Catastrophe Underlying Industrialization (The Rampal Project)
07. October 2018 at 09:01
The government of Bangladesh has been trying best to take Bangladesh to greater heights. While doing that, they have undertaken some massive projects. The Rampal Power Plant Project is one of them. This project would provide a vast amount of energy and help to overcome the crisis of electricity generation.While doing that, the establishment of this plant would pose a serious threat to the forestry, specially to The Sundarbans and create an ecological imbalance. Considering both the aspect, the common public, private sectors and the government have to decisive and critical in their approach.
The feasible and sustainable infrastructure of modern cities has paved its way upon the substantial flourishing of industrialization and factorization of industries. Looking upon the developed and affluent cities, the developing and under developed countries have started to pursue their ways into industrialization in order to stand tall as an independent and prosperous state. Industrialization has given us endless possibilities with production, development, growth, expansion and success. But the fact that it bears within itself the massive threat and perils it possesses on the environment, climate, wildlife and mankind cannot be simply ignored.
The Rampal Power Station which is a proposed 1320 megawatt coal-fired power station at Rampal Upazila of Bagerhat District in Khulna, Bangladesh is a joint partnership between India's state-owned National Thermal Power Corporation and Bangladesh Power Development Board. The proposal of this power station has divided opinions and issued a debate all over the country including opposition from UNESCO on its threat to World’s Largest Mangrove forest, The Sundarbans and the destruction it may bring to the ecosystem, mankind and wildlife surrounding the specified area. The government seems to stand firm on its decision of the proposal and to ensure maximum production and output from it. In tough times when human needs and state development are the major objectives the government needs to ensure, climate becomes a luxury and industrialization becomes the end goal. But can we really ignore what keeps us alive and help us breathe? Maybe we have to look further into the future and in joint collaboration nationally and internationally tackle the challenge to bring a balance between man’s needs and nature’s conservation.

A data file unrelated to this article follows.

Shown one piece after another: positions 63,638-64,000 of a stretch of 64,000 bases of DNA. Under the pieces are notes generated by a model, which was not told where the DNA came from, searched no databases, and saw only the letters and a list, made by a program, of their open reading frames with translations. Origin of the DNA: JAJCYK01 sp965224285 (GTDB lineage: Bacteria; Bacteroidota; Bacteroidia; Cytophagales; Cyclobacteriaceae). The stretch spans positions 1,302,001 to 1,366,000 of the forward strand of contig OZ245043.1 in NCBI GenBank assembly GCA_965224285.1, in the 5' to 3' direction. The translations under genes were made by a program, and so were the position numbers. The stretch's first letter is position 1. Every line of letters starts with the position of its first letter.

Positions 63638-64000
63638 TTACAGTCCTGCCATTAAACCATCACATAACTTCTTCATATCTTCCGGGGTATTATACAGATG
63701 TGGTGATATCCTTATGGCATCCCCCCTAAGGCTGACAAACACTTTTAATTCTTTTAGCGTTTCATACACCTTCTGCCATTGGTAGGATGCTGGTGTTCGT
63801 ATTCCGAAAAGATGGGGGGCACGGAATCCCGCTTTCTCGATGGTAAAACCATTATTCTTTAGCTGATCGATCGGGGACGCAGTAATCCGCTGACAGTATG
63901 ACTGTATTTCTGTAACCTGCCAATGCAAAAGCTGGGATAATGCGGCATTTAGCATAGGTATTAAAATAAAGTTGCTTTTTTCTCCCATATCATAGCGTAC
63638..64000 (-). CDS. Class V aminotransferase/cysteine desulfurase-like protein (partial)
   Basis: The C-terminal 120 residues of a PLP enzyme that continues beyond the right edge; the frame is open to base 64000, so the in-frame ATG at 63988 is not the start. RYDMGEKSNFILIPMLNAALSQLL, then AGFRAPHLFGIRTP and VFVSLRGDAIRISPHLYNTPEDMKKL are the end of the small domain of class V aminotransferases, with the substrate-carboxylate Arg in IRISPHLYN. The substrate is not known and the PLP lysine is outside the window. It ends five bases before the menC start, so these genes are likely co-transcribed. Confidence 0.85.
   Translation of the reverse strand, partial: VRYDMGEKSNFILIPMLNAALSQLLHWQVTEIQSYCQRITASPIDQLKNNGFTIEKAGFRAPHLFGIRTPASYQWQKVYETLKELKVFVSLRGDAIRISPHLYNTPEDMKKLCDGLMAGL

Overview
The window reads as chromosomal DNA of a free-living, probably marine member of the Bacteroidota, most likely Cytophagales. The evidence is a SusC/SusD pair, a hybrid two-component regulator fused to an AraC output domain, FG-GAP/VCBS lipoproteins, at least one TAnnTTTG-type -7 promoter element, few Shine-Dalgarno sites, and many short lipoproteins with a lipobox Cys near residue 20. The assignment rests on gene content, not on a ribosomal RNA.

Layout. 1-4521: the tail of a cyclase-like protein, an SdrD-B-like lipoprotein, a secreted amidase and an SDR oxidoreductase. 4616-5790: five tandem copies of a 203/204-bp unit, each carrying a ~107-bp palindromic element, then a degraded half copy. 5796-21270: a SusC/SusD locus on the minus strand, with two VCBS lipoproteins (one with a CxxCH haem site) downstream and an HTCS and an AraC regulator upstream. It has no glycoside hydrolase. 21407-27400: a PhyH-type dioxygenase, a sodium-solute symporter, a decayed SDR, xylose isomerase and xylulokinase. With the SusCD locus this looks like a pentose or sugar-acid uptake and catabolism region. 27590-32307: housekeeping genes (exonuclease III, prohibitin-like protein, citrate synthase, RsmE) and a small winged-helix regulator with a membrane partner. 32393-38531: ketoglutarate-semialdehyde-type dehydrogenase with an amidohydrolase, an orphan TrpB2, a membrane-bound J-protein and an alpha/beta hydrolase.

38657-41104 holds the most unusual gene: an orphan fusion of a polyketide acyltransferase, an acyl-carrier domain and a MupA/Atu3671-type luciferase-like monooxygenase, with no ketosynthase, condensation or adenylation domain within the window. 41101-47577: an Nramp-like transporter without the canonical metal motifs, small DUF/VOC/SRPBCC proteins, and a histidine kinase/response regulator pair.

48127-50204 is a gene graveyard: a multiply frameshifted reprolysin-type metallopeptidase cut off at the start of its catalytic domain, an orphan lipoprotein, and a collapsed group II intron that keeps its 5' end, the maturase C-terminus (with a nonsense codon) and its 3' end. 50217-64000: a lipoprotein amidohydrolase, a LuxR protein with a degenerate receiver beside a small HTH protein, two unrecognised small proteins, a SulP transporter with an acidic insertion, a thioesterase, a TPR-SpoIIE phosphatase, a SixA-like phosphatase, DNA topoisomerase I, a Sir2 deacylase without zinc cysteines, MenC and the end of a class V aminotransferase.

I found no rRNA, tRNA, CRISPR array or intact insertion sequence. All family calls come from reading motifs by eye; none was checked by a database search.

The world’s largest mangrove forest, The Sundarbans has been recognized by UNESCO as World Heritage in 1997. It bears the famous Royal Bengal Tiger of Bangladesh with its natural wild wife, flora and fauna. It has been a natural habitat for many people and a prime guard of nature. This nature’s wonder and Bangladesh’s prime asset is under severe threat due to the recently proposed 320-MW thermal power plant which is to be established just 14 miles to the north of Sundarbans surrounding Satkhira and Bagerhat district. During 2010 the Bangladesh India Friendship Power Company Ltd which is a Bangladesh-India joint venture between the Power Development Board (PDB) of Bangladesh and India's National Thermal Power Corporation (NTPC) decided to set up the plant at Rampal at a cost of $1.5 billion. The project will be implemented by PDB and NTPC on a 50:50 equity basis. Out of the overall cost 70 percent will be arranged through loans and the remaining 30 percent will equally be shared by the PDB and NTPC.
The land area needed for the project is approximated to be around 19 hundred acres and the specified area is mostly used for shrimp agriculture and shrimp aquaculture pond with people mostly depending on them for their living. For the proper circulation of the plant, it would need to deposit approximately 4.72 million tons of coal per year which would need around 60 ships to deposit the wastes on the bank of river poshur. The coal carrying vehicles would scatter fly ash, coal, dust and other toxic chemicals all throughout its life. Withdrawal of a massive amount of 219,600 cubic meters of water is needed from the nearby river poshur and discharge of treated waste water into the river would pollute the river. Liberation of toxic gases like carbon monoxide, oxides of nitrogen and sulfur dioxides would put the ecosystem of The Sundarbans at bay. Although the people are assured that the construction of the plant would be done under strict supervision of modern technology, the indications exhibit a catastrophic future for The Sundarbans and its inhabitants. Despite a series of long protests and debates, overcoming all opinions and views, the government decided to stay resolute in its decision. On July 12, 2016, a contract was signed to finally install the plant and since then, again a mass upsurge and protest have started to flow all over the country.
Nature and climate both are our friends, friends that take so little of us and give so much to us. Surely we cannot ignore a country’s urge to move forward, develop and feed its people. But what good are development and progress if it breaks down the ecosystem you live within and takes out the lives of the ones nurtured by Mother Nature? The contribution and relentless efforts of the government to take Bangladesh to the pinnacle of success is ever valued with high esteem. But they must take a serious look at the probable catastrophe The Sundarbans, wildlife, nature, and mankind might suffer due to the implementation of the project and take necessary measures to tackle the situation.